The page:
Usually, rodents begin burrowing below the wall where the wall and ground meet. By embedding the horizontal part of the L-shaped hardware cloth away from the wall, these rodents can’t make their way into the house.
- Attics and crawl space vents: In these areas, install doors that shut tight or store-bought screened and self-shutting vents over the attic and openings in the crawl space. Alternatively, they can be screened with ¼ inch hardware mesh cloth or steel wool hardware cloth.
- Trailer tongues: If there are irregular openings in your trailer tongues, it’s best to close them up with ¼ inch mesh hardware cloth wire. You might need to set it with cement or epoxy compound.
- Vegetation: It’s not uncommon for rodents to climb up trees and shrubs to get onto your roof and then into your home. To avoid this, trim the vegetation so that they have no access to your home from here.
- Garbage and trash collection areas: If your trash can doesn’t shut with a tight fit, repair it immediately. Screen large drain holes with ¼ inch mesh hardware cloth. If your trash cans are in the regular tulip style, put a metal disc at the bottom so that entry from this part of the trash can is completely blocked to rodents.
- Cars and machinery: Inevitably, rodents find their way into cars and vehicles of all kinds that are parked outside. You can keep your machinery rodent-free by parking it in an enclosed space like your garage.
- Seal all holes and cracks in the floor, ceiling; interiors of cupboards and near bathtubs or chimney.
- All gaps in conduits, circuit breakers, electric wires, etc should be sealed.
- Repair water pipes, exhaust vents, air conditioner ducts, etc. that penetrate ceilings, walls and floors. Follow up repairs with caulking, plastering and painting.
- Use steel grates as rat proof screens for floor drains in laundry rooms, custodial closets and lunchrooms. Ensure their openings do not exceed a ¼ inch in diameter.
- Fit exterior doors with springs so that the gap between door frame and door is reduced to a ¼ inch or under.
- Close-fitting door sweeps should be used for interior doors to keep out rodents. To repel rodents, you can also add strong smelling repellents to your vinyl or rubber door sweeps to keep rodents at bay.
Rodent-proofing Materials to Use
Rodent exclusion can be successfully implemented if the construction materials you use are far too strong for the sharp teeth of rodents to penetrate. These rodent-proofing materials are:
- Hardware cloth: This seals openings in attic vents, roof, and crawl space, if you use ¼ inch wire or hardware mesh cloth.
- Metal flashing: With metal flashing, you can seal any openings around drain pipes and gutters.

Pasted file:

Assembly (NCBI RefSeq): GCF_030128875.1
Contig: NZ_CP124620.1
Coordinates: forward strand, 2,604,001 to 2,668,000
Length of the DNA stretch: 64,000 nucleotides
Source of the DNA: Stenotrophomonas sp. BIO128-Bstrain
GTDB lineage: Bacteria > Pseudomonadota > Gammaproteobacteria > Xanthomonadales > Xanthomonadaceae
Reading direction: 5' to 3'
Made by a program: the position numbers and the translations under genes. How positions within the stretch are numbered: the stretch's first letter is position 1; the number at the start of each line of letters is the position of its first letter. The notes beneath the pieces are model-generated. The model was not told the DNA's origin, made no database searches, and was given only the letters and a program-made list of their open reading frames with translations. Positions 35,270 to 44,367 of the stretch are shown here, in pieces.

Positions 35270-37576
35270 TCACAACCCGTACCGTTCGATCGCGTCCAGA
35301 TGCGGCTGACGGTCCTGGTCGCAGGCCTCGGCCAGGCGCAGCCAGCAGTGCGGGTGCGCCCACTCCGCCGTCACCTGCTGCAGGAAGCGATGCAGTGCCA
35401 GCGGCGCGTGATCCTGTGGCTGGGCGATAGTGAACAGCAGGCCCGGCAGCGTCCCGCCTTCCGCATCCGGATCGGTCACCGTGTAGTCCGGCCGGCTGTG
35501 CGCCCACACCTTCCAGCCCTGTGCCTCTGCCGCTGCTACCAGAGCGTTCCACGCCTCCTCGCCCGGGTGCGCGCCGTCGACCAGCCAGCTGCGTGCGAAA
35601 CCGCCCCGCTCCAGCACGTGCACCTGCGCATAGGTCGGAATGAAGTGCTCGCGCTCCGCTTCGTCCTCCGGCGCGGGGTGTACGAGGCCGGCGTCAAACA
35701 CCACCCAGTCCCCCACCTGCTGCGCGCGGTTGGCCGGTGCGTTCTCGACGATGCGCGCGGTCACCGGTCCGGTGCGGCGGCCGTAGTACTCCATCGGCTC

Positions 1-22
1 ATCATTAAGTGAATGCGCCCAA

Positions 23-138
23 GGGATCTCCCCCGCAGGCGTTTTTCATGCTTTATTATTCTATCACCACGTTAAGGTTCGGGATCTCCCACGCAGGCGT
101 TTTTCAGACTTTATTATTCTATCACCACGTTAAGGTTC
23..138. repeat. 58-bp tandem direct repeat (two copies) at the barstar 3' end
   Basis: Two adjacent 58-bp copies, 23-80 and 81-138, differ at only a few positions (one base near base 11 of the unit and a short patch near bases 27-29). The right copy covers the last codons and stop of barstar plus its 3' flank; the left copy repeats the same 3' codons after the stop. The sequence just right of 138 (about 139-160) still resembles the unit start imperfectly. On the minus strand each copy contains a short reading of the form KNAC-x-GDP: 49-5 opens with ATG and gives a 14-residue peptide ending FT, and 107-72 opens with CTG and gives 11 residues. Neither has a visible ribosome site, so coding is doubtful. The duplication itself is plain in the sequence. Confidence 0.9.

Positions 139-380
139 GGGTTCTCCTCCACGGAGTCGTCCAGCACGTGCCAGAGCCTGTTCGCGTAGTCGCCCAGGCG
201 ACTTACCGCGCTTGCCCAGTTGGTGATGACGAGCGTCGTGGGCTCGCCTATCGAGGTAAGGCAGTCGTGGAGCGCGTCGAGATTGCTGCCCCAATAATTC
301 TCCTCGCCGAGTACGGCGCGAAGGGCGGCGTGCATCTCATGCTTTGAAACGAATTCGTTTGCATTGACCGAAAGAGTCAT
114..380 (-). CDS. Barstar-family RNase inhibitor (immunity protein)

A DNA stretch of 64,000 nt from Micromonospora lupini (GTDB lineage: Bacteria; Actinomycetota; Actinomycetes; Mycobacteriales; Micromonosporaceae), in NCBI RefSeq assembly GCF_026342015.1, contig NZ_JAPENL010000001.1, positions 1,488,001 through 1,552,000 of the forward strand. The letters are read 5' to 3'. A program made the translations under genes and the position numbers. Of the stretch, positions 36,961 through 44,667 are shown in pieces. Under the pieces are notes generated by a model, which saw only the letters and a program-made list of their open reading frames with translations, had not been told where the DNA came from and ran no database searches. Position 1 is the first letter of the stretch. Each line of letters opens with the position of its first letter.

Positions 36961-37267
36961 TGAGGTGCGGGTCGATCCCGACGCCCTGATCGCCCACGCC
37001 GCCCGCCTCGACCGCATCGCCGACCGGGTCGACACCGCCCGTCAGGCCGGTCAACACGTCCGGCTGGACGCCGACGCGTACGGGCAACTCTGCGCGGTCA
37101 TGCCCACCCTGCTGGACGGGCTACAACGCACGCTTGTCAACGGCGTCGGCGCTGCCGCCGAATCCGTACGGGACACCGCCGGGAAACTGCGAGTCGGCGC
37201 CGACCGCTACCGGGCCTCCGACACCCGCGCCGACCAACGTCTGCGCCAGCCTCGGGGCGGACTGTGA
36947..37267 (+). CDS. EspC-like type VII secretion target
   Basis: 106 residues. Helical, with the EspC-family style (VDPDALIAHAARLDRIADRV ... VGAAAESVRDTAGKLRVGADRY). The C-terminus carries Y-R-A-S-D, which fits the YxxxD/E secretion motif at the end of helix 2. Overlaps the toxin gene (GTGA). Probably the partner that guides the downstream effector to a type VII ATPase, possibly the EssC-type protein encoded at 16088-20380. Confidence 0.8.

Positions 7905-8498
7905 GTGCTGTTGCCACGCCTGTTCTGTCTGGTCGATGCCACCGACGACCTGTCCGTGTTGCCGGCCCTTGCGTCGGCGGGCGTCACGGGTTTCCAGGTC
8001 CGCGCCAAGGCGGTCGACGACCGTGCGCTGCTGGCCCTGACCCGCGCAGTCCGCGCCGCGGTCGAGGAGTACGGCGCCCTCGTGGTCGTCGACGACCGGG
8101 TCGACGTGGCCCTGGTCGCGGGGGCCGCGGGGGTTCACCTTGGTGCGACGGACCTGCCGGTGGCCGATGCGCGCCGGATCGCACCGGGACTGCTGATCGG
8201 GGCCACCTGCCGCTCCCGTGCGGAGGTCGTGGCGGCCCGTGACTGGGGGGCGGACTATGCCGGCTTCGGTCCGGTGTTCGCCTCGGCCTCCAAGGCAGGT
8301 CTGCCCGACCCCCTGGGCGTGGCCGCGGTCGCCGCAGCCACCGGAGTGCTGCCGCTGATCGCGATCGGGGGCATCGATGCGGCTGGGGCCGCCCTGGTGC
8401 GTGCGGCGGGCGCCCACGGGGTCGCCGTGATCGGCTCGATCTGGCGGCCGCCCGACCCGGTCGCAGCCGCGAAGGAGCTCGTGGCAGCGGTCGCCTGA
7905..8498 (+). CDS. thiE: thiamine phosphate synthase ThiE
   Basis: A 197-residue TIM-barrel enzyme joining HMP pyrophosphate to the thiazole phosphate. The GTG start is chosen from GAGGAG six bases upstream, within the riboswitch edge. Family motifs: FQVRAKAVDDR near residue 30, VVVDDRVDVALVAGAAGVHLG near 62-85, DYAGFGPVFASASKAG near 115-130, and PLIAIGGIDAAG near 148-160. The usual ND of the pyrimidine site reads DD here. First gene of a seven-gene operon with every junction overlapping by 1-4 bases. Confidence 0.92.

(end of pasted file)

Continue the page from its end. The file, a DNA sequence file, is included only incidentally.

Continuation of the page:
- Sheet metal: To exclude rodents from your home, it’s best to go with 24-gauge or higher galvanized sheet metal.
- “Tyrne” sheet metal: Apart from the above sheet metal, a thicker sheet metal at 18 kg weight, tin-coated can be used. It is soft, can be bent and comes with a rosin coating so it can be painted.
- Kick plate: Protect the bottoms of your doors from gnawing rats and mice by installing a one-foot wide kick plate, about 24-gauge metal in galvanized steel or brass.
- Metal disk guards: Use metal disk guards with a radius of 18 inches to be set afar from the building so that animals don’t jump from there to the roof and then enter your home. This measure will protect all the horizontal lines that lead to your home.
Rodent-proofing your home insulation
If you’re keen to have rodent-proof insulation for your home, you need to prevent their entry into your house, to start with. You can do this in these ways:
- Check for openings all over your home, including the roof and eaves that rats and mice may use as entry points.
- Seal them using appropriate sealing material. You can also use anti-rodent wire mesh to the mouths of such openings and cover it with quick-drying concrete so that it sets firmly. You may also choose to use copper mesh in a ball shape, expanding foam insulation or a galvanized window screen.
- Don’t keep your pet’s food bowl outside or on the floor when he isn’t eating. Don’t leave food around on your kitchen countertop.
- Store any clothes or paper in tightly sealed containers which rats can’t get at or nest in.
- Maintain your garden in a way that your trees and shrubs are away from the house’s foundations. Trim them often so that they don’t lean towards the house and form a path to the rat to enter your home.
- If your home is built in a way that you cannot completely get rid of rodents, you can always install a cover with nails on them. Ensure that the flap side of this cover faces the outside so that rodents already inside your house may get out but they won’t be able to re-enter ever again.
Apart from the above methods of denying rodents entry into your home, regular sanitation and hygiene methods should also be practiced. Frequent inspections of your property will keep you up to date about its condition so that you take firm steps well in time.